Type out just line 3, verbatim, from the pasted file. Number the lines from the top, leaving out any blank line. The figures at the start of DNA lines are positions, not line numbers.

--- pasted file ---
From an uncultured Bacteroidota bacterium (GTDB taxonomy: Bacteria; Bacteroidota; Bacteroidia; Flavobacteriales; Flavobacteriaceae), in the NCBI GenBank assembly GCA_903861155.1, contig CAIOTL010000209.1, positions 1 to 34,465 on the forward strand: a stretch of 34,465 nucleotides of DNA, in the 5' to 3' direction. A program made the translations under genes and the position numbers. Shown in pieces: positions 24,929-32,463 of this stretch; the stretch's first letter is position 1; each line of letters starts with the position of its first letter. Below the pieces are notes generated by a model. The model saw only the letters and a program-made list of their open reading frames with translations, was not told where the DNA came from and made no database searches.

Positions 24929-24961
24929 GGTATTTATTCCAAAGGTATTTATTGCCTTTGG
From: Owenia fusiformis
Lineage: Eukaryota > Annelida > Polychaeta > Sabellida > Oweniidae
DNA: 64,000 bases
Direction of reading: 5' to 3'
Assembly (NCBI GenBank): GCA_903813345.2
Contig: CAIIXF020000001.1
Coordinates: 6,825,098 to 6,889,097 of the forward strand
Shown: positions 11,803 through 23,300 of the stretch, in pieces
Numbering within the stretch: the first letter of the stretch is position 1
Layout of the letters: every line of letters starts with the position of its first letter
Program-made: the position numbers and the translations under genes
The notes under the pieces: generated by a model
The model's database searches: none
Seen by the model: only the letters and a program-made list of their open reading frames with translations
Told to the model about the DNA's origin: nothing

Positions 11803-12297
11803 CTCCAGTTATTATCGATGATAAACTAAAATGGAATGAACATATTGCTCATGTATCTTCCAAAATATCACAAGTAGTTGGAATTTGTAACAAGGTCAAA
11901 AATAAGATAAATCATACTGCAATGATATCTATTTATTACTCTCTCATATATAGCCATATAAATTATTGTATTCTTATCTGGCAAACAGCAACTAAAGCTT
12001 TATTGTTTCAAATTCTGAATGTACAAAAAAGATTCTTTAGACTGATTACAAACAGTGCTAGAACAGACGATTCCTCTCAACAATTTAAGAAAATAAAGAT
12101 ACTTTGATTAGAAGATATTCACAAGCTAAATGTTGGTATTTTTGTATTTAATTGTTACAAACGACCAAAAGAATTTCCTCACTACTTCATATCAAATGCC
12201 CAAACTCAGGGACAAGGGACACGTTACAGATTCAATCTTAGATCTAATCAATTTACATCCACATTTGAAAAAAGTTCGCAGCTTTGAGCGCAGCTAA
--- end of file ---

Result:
24929 GGTATTTATTCCAAAGGTATTTATTGCCTTTGG